James Forsyth’s piece in today’s Spectator is insightful about the growing political consensus that Whitehall needs a shake-up. It’s often missed that the Cabinet Secretary, Sir Jeremy Heywood, and the Head of the Civil Service, Sir Bob Kerslake, have been supporting change. Notably, Kerslake co-signed the Government’s Civil Service Reform Plan and its first year update with the Cabinet Office Minister, Francis Maude.
Most neutral readers of the Plan would not find it especially controversial. Improving skills, becoming digital by default and building commercial and operational expertise are obviously desirable aims. But then there’s the proposal to “sharpen the accountability of Permanent Secretaries.” And there’s the rub. When major projects fail – see today’s latest news in the saga of Universal Credit, which has been the cause of particular friction – who is responsible?
Not Sir Humphrey – at least, not until now. Perhaps this explains a rearguard action by former mandarins, some of whom were leading the civil service before e-mail was invented. Last week saw a spate of briefings against the Cabinet Office Minister, Francis Maude. I discussed these issues with former Cabinet Secretary (1988-1998) Lord Butler on Radio 4’s Week in Westminster programme last Saturday.
I was struck that Butler came along with a written script, having prepared the precise wording of his attack on Maude. But, then, I knew what he was going to say, since he had taken the trouble of informing a journalist beforehand. The Daily Telegraph duly ran the story, which also asked whether Sir Humphrey was “about to claim a scalp or two”, suggesting that the Cabinet Secretary had complained to the Prime Minister about Maude and Iain Duncan Smith. It didn’t seem to have occurred to Lord Butler that his criticism of ministers for briefing against civil servants might be somewhat compromised by his admission that he had briefed himself.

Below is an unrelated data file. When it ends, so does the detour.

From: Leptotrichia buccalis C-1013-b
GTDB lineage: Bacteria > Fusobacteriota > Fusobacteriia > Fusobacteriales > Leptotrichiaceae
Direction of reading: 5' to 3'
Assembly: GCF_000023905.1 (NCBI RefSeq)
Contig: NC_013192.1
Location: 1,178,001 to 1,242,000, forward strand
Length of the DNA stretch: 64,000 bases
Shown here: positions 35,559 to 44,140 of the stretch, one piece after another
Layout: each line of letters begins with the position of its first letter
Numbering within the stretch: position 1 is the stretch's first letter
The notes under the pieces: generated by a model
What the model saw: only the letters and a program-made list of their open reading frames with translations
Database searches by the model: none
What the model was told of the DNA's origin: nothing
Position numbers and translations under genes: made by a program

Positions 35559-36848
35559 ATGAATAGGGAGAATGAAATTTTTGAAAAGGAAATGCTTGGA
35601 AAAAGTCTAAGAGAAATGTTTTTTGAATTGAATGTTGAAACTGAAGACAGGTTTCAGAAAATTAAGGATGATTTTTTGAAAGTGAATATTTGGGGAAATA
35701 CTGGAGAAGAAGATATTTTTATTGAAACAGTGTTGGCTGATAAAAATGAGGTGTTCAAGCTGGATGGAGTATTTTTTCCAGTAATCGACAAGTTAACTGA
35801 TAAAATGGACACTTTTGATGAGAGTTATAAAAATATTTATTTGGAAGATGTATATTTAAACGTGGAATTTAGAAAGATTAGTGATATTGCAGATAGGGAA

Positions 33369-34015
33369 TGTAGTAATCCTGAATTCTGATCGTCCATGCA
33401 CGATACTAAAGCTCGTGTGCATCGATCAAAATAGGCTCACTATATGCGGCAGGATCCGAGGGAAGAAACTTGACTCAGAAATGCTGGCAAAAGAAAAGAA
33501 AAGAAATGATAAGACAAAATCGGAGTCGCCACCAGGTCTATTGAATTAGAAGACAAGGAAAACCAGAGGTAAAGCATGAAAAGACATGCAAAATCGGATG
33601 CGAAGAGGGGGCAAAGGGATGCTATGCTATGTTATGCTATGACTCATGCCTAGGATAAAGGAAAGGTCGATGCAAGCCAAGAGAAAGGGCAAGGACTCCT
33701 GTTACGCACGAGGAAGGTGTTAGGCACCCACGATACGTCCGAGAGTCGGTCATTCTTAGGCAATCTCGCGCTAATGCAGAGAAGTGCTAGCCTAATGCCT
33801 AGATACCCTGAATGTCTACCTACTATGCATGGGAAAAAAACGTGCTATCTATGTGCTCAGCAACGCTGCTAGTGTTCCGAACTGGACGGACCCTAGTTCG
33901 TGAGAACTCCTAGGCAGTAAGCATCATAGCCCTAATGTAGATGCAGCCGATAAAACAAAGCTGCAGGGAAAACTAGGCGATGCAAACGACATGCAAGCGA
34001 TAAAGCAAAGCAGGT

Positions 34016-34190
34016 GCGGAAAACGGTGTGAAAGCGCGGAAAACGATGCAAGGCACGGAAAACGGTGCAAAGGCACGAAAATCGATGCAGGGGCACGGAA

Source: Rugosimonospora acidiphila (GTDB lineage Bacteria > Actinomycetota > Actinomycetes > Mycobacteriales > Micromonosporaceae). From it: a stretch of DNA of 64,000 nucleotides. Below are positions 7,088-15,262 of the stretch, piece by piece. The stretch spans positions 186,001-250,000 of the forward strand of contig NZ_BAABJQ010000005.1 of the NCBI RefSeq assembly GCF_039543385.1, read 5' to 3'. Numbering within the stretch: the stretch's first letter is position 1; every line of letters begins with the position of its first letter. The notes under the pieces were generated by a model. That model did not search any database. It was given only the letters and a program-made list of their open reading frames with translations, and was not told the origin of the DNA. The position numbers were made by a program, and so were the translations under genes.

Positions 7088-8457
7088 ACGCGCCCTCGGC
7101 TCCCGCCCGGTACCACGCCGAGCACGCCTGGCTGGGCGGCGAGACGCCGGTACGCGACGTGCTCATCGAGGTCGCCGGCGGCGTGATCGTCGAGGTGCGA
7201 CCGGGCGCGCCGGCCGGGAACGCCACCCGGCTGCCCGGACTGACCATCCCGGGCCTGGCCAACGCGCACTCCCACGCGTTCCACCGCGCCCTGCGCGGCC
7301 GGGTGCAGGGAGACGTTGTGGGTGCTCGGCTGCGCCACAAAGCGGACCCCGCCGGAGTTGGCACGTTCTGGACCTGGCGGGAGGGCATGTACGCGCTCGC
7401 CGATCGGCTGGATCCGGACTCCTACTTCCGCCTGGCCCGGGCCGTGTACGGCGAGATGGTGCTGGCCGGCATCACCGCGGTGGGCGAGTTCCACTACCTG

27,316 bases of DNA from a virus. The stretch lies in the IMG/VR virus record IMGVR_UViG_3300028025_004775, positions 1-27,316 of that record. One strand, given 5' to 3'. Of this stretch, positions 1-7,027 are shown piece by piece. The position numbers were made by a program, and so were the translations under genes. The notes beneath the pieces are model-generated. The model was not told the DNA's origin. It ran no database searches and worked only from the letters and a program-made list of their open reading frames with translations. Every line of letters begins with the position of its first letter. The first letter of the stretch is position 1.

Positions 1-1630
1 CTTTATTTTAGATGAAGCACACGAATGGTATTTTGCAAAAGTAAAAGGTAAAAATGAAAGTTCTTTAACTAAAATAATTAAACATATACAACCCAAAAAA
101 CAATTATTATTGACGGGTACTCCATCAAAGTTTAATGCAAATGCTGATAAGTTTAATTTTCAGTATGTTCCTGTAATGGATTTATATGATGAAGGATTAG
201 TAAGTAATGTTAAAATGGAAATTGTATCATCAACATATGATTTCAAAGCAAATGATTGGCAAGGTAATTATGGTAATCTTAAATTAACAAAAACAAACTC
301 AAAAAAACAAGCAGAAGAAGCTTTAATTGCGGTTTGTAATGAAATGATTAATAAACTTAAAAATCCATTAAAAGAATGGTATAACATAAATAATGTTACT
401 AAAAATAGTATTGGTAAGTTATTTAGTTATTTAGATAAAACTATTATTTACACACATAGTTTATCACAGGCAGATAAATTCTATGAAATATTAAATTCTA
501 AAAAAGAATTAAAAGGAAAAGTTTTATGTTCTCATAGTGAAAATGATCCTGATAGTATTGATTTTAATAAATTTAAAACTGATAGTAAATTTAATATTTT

Presenter Peter Oborne said that Butler’s comments were “Whitehall’s equivalent of a declaration of war.” You can listen and judge for yourself here.
I suspect the ex-mandarins haven’t caught up with what the new generation of civil service leaders know: we live in the age of accountability, and when the political parties agree about the need for change, old Whitehall cannot hold.
Forsyth reports correctly that the senior Labour MP John Healey and I are planning to form a cross-party group to push for radical reform of the civil service, and that it will launch in January. Watch this space.